Intersectionality and what Pride can mean for different communities in our city

Rain Prud’homme-Cranford shares how Pride can represent Indigenous qualities of accountability, responsibility, and respect
Rain Prud'homme-Cranford
Rain Prud'homme-Cranford

Pride Week is underway in Calgary and the celebrations can be spotted all over the city. Beyond those celebrations, researchers from the University of Calgary work year-round to explore and highlight issues related to gender and sexuality. 

Dr. Rain Prud’homme-Cranford (she/her/they), PhD, a professor of English in the Faculty of Arts, conducts research that explores the intersection between Indigenous identity and gender/sexuality. Her work provides a sense of what Pride can mean for different communities in our city. 

Prud’homme-Cranford compares the goals and outcomes of Pride Week to an Indigenous sense of accountability, responsibility, and respect, of which collectively bring balance to a community and nature. She says these qualities affect the whole community and notes that personal choice and action impact others, stating that “it changes things when everything you do is not just about you”. Prud’homme-Cranford shared deeper reflections on Pride, intersectionality, and her current work.

Q: Your research is very focused on intersectionality. Tell us about the challenges specific to the intersectionality of being Indigenous and queer. 

A: For me, intersectionality is built off black female bodies in academia and I think that matters. Blackness erases the amount of indigeneity in black bodies as well. Africa is not a singular space, Africa is made up of hundreds and thousands of tribal Indigenous people, so when we talk about Black Canadian identity it has been done historically in a way to erase global indigeneity. So, indigeneity has been homogenized in the same way gender and sexuality has. This is the starting point of exploring intersectionality.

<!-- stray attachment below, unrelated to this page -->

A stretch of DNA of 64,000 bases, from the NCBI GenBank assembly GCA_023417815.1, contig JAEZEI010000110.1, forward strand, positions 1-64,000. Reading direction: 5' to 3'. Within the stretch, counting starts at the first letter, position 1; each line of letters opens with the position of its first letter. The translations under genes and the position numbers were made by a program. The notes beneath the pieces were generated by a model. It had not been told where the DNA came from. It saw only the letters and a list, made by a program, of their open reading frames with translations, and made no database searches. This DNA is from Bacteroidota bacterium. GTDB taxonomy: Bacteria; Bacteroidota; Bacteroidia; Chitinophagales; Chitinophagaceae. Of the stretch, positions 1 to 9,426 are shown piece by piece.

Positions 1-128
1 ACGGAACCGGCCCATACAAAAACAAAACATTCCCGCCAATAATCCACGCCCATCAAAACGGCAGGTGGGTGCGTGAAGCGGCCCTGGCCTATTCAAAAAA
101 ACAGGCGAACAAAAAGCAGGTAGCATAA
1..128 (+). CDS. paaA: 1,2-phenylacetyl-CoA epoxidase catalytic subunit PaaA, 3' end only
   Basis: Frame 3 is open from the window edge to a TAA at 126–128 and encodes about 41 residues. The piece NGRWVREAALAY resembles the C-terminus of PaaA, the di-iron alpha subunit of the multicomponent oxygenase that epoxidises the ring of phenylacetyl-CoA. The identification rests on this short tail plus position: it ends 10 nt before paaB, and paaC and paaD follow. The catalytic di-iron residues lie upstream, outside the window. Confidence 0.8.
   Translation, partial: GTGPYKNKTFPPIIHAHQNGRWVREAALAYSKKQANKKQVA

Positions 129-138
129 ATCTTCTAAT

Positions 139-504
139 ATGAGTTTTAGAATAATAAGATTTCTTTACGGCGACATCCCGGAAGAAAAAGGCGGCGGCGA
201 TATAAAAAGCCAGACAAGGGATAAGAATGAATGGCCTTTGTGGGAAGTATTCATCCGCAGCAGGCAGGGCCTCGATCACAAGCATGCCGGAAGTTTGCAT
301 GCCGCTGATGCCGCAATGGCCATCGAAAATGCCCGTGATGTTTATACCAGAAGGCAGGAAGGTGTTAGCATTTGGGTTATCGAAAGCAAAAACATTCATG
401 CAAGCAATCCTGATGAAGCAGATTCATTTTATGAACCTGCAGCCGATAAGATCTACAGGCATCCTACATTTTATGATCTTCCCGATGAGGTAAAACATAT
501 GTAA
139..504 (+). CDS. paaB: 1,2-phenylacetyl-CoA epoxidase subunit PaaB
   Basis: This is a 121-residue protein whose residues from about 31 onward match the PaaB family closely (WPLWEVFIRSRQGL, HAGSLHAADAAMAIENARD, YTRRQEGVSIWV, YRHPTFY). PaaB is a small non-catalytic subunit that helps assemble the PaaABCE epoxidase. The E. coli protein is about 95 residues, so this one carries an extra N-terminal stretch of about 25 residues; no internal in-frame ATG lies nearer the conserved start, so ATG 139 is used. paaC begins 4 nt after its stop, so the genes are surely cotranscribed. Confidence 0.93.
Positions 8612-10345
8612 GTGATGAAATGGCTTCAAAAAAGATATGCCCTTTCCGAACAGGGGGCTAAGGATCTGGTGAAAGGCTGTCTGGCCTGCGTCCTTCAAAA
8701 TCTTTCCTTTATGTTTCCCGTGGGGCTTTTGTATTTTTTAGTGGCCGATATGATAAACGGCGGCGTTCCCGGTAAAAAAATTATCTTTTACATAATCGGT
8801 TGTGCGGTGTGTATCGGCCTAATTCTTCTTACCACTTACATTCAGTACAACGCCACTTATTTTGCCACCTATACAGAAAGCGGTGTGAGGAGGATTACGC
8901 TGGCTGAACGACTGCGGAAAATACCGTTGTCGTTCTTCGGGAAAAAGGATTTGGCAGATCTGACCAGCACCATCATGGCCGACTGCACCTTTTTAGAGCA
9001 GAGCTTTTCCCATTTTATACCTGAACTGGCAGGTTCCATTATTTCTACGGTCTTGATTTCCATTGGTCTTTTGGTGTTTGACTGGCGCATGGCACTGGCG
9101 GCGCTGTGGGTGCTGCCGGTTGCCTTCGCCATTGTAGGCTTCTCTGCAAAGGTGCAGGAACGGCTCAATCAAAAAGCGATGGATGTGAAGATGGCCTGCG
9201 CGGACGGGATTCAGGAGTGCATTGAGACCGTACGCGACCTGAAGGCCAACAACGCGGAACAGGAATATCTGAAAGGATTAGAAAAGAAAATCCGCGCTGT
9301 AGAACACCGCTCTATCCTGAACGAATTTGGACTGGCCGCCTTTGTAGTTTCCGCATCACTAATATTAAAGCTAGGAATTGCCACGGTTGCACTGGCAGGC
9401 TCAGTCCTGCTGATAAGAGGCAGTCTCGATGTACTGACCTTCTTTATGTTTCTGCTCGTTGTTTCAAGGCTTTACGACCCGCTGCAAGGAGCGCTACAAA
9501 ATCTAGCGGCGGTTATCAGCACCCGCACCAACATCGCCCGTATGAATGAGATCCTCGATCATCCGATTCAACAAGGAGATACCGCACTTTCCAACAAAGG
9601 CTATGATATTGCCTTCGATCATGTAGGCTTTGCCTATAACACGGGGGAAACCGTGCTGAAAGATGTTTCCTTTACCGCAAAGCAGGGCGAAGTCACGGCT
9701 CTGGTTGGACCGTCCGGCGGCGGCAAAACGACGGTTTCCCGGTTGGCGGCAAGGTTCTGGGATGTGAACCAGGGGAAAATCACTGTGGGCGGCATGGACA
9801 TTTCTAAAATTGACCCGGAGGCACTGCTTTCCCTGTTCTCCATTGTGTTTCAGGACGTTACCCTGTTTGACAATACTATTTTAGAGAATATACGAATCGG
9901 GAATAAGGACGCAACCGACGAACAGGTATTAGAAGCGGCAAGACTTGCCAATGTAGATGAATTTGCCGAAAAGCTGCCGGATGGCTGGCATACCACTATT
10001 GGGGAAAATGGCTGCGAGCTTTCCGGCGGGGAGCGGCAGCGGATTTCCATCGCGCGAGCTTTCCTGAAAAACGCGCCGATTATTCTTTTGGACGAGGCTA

Q: Does Pride mean the same things to those individuals who experience larger degrees of intersectionality?

A: We have thousands of Indigenous communities that, before settler colonialism, had Indigenous spectrums of gender identity. It’s that trifecta of colonialism, capitalism, and Christianity that was brought to the Americas that suppressed and indoctrinated ideas of binary gender. So, when people outside our communities look at the queer movement from the 1960’s forward, the bodies that are highlighted are particularly male, gay-identified bodies. So, there is a perpetuation of this erasure of our space and continuity. Also, I think it’s great to see the city involved in Pride, but I wonder how involved the city would be in Pride if it was not an economic factor. Pride has become capitalized in much the same way other things have and whenever capitalism comes into play, those of us who have been historically disenfranchised have a harder time moving in these spaces. 

Q: Tell us about some of the research you’re involved with right now.

A: I do work mostly within Indigenous studies with a particular focus on gender, sexuality and body and connections to cultural sustainability. Right now, front and centre, I am in the midst of working on a book project that is becoming an installation project. The book is a collection of poetry specifically about what it is like to live in a white-passing, differently-abled, fat, queer body. Those poems are juxtaposed against art of fat women of colour, and photography of queer couples, heterosexual couples, whose bodies are in contrast to each other. This is now moving into an installation project that I am hoping will have video, art, poetry, music, and spoken word. 

Q: Do you have an expectation of where that installation may occupy space for public accessibility?

A: Once the book project finishes next year (2022), my goal is to have an initial installation in Calgary, hopefully at the Nickle Galleries on campus. The other goal, because I am from Oklahoma and Louisiana, is that LSU brings us down for an installation. 

Q: Do you have a publisher for the book yet?

A: That’s not set in stone yet. I have a book of poetry that just came out called Miscegenation Round Dance. It is a poetry collection of mixed-race identity and queer identity. Everything is at those intersections. 

Cover of Miscegenation Round Dance, Mongrel Empire Press

Cover of Miscegenation Round Dance, Mongrel Empire Press

UCalgary strives to create and maintain a positive, productive learning and working environment where there’s respect for the dignity of all persons and fair and equitable treatment of individuals in our diverse community.

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